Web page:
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Part 2 The Heart of Dryness

We began our trip in Cairo. From there we drove to the Dakhla Oasis and from there into the Sahara Desert.

Our path from Dakhla is shown in Fig, 1 which shows the rainfall rate for this region of the Sahara (from Vance 1987).

rainfall map of Sahara

Our first stop was in the very dry region at a site called Prince Kemal el Din Hussein Monument. Fig 2.

This monument is a commemorative stone that was placed circa 1930 to honor Prince Kemal who lead many expeditions in the area in the 1920's. We collected a soil sample on the shoulder of the ridge in the background about 1 km from the monument. This is probably the driest part of the Sahara.

Photo and map of Prince Kemel Monument

We continued to Jebel Uweinat, a large sandstone formation that sits on the triple border of Egypt, Lybia, and Sudan. Fig 3

Over several days we hiked extensively around Jebel Uweinat searching for algae growing under small quartz rocks. In the Atacama desert the percentage of quartz rocks that are colonized by algae decreases from about 30% in the wet end to less than 0.1% in the arid core. The presence of these algae is a indicator of the dryness of the area.

In the Jebel Uweinat area the quartz stones were very sparsely colonized. In one site on the Sudan side of Uweinat we found colonization of about 1%.

 

aerial photo and map of Jebel Uwaynat
Jebel Uweinat is a sandstone mountain with many valleys and basins Fig 4. Rain only falls there about once a decade but the mountain collects the water and is seeps underground. Trees and plants thrive just after a rain and those with deep roots can grow on the stored water. photo of sandstone mountain
photo of Wadi valley in bloomIt had rained a few months before were arrived and the flowers in the valleys (Wadi) were in bloom. Fig 5. acacia trees line the valley
The Acacia trees line the valleys and take water from the subsurface. Fig 6.
photo of a spring
There are springs in the valley of Jebel Uweinat that have water persistently Fig 7.
inscription in rock Feb. 1934Apparently they tap into the water collected during the infrequent rains. An inscription by the spring dates to 1934. Fig 8.
Although Jebel Uweinat is made of sandstone we did not find any evidence for endolithic algae which are known to grown just below the surface of sandstone in hot and cold deserts. This was a bit puzzling since we expected that if there was any hypolithic algae then there would also be endolithic algae if sandstone is present.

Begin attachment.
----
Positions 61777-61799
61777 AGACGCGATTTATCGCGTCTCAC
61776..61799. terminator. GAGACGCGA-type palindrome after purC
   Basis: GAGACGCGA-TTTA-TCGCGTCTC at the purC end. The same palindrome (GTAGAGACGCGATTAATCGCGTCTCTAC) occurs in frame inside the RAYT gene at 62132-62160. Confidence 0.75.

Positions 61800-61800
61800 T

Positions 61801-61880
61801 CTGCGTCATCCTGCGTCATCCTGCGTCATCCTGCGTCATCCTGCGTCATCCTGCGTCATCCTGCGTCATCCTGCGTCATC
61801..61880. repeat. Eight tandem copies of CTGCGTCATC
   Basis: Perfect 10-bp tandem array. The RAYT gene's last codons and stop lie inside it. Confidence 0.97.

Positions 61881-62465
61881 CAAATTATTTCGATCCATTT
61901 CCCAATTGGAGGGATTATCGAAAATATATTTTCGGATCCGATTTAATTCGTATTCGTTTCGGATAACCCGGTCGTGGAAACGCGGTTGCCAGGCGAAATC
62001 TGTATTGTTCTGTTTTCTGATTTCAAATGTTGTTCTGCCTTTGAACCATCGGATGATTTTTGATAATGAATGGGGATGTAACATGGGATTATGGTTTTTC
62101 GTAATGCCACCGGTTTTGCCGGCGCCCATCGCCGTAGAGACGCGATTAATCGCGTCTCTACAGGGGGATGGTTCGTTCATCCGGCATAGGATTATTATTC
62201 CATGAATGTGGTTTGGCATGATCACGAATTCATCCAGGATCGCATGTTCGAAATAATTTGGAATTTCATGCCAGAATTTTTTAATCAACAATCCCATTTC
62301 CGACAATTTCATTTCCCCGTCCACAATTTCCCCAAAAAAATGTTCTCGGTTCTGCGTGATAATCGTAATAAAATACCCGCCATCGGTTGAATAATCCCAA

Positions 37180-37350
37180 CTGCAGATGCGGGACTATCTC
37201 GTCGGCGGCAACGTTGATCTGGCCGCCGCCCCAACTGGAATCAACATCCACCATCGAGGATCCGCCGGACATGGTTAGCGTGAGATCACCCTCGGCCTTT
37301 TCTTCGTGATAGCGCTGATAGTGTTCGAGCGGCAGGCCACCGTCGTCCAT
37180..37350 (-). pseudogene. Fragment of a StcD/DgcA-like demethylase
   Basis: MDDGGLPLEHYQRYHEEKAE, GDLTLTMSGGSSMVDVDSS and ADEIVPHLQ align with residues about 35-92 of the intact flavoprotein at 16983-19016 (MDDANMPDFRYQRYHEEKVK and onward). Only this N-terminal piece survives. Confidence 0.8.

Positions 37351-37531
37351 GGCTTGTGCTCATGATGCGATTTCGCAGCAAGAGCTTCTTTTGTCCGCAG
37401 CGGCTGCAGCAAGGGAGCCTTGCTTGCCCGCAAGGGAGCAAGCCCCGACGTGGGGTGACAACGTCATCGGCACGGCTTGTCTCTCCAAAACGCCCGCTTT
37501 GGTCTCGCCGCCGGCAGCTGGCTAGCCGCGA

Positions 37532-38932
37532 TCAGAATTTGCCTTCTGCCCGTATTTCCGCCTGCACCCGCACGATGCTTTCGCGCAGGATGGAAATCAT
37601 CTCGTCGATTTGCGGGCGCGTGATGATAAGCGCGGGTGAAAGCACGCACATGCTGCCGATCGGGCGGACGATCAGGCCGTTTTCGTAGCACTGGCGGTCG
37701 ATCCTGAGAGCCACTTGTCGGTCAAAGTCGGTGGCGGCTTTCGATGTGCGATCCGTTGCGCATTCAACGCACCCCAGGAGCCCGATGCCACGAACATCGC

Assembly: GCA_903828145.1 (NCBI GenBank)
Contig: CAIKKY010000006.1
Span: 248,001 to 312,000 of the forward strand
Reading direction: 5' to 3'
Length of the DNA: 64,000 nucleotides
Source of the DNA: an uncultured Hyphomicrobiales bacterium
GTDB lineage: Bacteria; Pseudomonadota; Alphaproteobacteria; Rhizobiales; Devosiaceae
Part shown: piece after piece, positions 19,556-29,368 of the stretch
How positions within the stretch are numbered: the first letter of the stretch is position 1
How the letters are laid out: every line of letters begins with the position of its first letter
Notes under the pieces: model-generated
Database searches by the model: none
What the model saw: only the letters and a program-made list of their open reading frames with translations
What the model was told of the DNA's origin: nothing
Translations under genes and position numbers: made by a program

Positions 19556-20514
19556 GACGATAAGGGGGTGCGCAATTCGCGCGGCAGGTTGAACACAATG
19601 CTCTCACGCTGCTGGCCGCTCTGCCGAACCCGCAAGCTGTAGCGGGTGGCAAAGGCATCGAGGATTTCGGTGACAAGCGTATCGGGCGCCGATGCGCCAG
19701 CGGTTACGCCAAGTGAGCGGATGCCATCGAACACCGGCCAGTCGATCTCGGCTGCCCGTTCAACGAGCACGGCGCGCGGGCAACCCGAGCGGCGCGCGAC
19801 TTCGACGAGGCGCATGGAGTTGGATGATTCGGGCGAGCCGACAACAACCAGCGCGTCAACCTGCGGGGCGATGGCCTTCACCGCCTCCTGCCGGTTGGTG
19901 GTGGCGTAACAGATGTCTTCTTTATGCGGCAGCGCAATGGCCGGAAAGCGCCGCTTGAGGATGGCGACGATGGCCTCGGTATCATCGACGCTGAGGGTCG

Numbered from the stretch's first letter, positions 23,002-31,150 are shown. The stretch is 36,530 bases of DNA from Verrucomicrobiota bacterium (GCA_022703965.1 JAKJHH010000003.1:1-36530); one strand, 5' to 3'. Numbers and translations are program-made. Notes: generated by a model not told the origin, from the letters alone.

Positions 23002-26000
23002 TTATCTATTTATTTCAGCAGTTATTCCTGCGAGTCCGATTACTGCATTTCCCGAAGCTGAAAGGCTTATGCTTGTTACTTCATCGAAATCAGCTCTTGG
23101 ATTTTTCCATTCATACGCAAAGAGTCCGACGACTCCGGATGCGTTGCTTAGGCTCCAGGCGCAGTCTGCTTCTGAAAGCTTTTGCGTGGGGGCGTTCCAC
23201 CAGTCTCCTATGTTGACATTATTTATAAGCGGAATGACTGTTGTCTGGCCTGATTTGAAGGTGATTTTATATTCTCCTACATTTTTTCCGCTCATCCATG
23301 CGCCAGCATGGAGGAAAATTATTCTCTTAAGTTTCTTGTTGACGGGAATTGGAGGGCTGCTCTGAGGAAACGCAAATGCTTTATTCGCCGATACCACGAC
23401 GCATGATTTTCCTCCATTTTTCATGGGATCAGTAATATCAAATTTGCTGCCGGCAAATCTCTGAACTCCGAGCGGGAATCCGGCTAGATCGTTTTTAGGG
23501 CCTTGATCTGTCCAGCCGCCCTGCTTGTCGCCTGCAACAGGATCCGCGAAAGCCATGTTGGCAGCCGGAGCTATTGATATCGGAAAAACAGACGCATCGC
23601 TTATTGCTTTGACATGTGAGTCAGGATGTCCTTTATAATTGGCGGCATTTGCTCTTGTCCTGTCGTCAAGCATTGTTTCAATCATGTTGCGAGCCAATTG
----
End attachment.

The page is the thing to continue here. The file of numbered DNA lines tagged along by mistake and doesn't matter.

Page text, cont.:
From Jebel Uweinat we continued northeast to another large sandstone formation, Gilf Kebir. Here again we found sparse hypolithic algae and no endolithic algae.

At Gilf Kebir we visited the cave of the swimmers. Fig 9. There are many locations in the area of Jebel Uweinat and Gilf Kebir that have prehistoric rock art. A common theme for the rock art is drawings of wild animals such as giraffes. Some of these show depictions of swimmers.

Cave with rock art

When people lived in this area 5000 to 10,000 years ago there was considerably more water. Apparently even lakes for swimmers.

We discovered some evidence for such lake. Fig 10. We found reef-like carbonate structures that look very similar to structures we find on the bottom of carbonate lakes such as Pavilion Lake in Canada.

reef-like structures in Sahara compared with same in Canada

From Gilf Kebir, we drove north toward wetter locations stopping in the great sand sea. Here we found extensive colonization of quartz rocks

quartz rock

close up of quartz rock
Our four trucks fully loaded. We carried all of our fuel and water and food for 18 days in the desert. We covered a total of 4000 km. photo of trucks in the desert

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Back to Here Today; Gone to Mars

 

 

 

 

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NASA Official: Mark León
Last Updated: May 2005
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